Roger Keesing

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Professor Roger Martin Keesing (16 May 1935 – 7 May 1993) was a linguist and anthropologist, noted for his fieldwork on the Kwaio people of Malaita in the Solomon Islands, and his writings on a wide range of topics including kinship, religion, politics, history, cognitive anthropology and language. Keesing was a major contributor to anthropology.[1]

He was the son of Felix M. Keesing, another distinguished anthropologist with an interest in the South Pacific. Keesing studied at Stanford and Harvard and began work in 1965 at the University of California, Santa Cruz. In 1974 he became a professor at the Institute of Advanced Studies at the Australian National University in Canberra, heading the Department of Anthropology from 1976. In 1990 he moved to McGill University in Montreal.

In 1974 he wrote a famous article, one of around a hundred published over the course of his career, defining and specifying a view of culture inspired by linguistics and Marxian thinking. He also wrote several books, and is perhaps best known among students of anthropology as the author of Cultural Anthropology: A Contemporary Perspective, regarded as one of the most authoritative general introductory works on the subject.[citation needed] This was based on a book originally authored by his father, and was extensively revised by Keesing over the course of many years, beginning with an updated edition of the original in 1971, and continuing with a full rewrite in 1976, revised further in 1981. Since Keesing's death this task was taken up by Dr Andrew Strathern, and the book remains popular.

In 1989, Keesing worked closely with the author to translate Jonathan Fifi'i's autobiography "From pig-theft to parliament : my life between two worlds" which chronicled his life from his poor Kwaio origins through to the Maasina Ruru movement and onto his career as a politician.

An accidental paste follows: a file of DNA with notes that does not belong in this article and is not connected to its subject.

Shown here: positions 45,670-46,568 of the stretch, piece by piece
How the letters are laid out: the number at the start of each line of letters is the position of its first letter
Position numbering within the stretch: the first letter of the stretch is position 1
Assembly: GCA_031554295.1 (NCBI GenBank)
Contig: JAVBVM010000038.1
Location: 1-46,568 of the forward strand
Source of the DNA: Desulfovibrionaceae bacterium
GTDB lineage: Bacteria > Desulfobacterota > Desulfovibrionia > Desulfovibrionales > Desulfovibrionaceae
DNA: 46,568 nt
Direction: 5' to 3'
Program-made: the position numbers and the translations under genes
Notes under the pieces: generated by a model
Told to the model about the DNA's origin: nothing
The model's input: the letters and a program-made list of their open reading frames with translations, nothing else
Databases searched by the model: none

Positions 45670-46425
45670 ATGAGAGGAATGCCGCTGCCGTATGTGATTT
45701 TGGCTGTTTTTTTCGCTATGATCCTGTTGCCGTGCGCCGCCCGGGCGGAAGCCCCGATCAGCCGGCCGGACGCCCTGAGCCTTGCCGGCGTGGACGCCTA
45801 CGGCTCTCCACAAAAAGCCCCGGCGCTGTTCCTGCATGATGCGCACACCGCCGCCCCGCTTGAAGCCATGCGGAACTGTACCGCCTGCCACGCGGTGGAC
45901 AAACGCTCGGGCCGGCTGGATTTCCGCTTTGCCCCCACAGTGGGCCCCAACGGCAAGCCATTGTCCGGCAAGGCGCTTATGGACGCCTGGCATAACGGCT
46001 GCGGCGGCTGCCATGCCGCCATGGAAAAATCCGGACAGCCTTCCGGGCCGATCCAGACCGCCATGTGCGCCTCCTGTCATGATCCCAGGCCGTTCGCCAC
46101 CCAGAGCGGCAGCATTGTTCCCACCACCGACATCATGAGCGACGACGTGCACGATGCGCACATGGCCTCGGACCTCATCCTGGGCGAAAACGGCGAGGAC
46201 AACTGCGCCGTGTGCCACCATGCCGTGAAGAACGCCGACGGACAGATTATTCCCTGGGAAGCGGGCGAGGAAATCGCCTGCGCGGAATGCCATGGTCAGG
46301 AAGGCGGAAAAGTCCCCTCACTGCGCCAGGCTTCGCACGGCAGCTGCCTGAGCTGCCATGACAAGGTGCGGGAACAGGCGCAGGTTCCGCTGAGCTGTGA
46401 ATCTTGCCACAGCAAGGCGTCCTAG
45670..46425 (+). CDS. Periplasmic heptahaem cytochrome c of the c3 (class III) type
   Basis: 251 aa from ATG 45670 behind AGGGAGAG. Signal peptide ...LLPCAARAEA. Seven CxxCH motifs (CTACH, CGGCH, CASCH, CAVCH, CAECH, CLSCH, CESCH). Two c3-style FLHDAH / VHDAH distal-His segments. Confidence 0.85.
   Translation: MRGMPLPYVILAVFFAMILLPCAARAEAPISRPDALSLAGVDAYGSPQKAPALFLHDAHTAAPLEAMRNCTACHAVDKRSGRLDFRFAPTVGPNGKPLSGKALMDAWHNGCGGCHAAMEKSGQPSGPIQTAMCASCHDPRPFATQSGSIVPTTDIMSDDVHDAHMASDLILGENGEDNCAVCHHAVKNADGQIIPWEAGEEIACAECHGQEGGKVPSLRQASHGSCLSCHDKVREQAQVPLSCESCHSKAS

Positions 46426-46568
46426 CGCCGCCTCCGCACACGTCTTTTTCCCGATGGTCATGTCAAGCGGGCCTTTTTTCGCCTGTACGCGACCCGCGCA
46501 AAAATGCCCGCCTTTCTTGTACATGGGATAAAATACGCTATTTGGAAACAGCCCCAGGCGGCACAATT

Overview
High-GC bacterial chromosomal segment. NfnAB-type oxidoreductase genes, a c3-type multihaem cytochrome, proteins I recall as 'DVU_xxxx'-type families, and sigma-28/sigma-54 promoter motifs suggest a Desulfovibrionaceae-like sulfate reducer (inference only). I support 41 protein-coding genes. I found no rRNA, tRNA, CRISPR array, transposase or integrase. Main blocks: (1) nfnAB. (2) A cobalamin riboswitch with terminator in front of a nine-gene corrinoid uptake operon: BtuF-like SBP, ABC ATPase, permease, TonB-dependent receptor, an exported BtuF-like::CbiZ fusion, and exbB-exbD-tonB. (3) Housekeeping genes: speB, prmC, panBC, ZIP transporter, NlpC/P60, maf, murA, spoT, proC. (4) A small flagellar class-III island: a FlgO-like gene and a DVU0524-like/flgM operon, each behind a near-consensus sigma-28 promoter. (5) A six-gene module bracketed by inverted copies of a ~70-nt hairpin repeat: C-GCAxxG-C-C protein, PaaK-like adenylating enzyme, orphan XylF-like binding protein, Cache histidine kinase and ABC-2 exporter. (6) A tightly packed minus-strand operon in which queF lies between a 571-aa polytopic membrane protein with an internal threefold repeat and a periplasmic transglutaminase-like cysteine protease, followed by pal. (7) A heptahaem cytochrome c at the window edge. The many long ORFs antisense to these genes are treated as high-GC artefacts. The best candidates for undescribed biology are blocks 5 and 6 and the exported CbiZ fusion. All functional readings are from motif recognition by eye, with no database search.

Keesing died suddenly of a heart attack at the Canadian Anthropology Society dance and reception in 1993, and his ashes were transferred to the Solomon Islands, where the families of his Kwaio associates accord him the status of an andalo or ancestral spirit.

Partial bibliography[edit]

  • Kwaio descent groups. University of California, 1966.
  • New Perspectives in Cultural Anthropology. Holt, Rineheart and Winston, 1971 (co-authored with Felix M. Keesing). ISBN 0-03-085486-5.
  • Paradigms lost: The new ethnography and the new linguistics. Bobbs-Merrill, 1972.
  • Kin Groups and Social Structure. Holt, Rinehart and Winston, 1975. Rpt. Thomson Learning, 1985. ISBN 0-03-012846-3.
  • Kwaio dictionary. Australian National University, 1975. ISBN 0-85883-120-1.
  • Explorations in role analysis. P. De Ridder, 1975.
  • Cultural Anthropology: A Contemporary Perspective. Holt, Rinehart and Winston, 1976. 2nd ed. CBS College Publishing, 1981. ISBN 0-03-046296-7. 3rd ed. Wadsworth, 1997 (edited by Andrew Strathern). ISBN 0-03-047582-1.
  • Elota's Story: The Life and Times of a Solomon Islands Big Man. St. Martin's Press; University of Queensland Press, 1978. Rpt. Thomson Learning, 1983. ISBN 0-03-062897-0.
  • Lightning Meets the West Wind: Malaita Massacre. OUP Australia and New Zealand, 1980 (co-authored with Peter Corris). ISBN 0-19-554223-1.
  • Kwaio Religion. Columbia University Press, 1982. ISBN 0-231-05341-X.
  • Melanesian Pidgin and the Oceanic Substrate. Stanford University Press, 1988. ISBN 0-8047-1450-9.
  • Custom and Confrontation: Kwaio Struggle for Cultural Autonomy. University of Chicago Press, 1992. ISBN 0-226-42919-9 (hardcover). ISBN 0-226-42920-2 (paperback).

References and notes[edit]

  1. ^ Lewis, Herbert S. (1998) The Misrepresentation of Anthropology and its Consequences American Anthropologist 100:" 716-731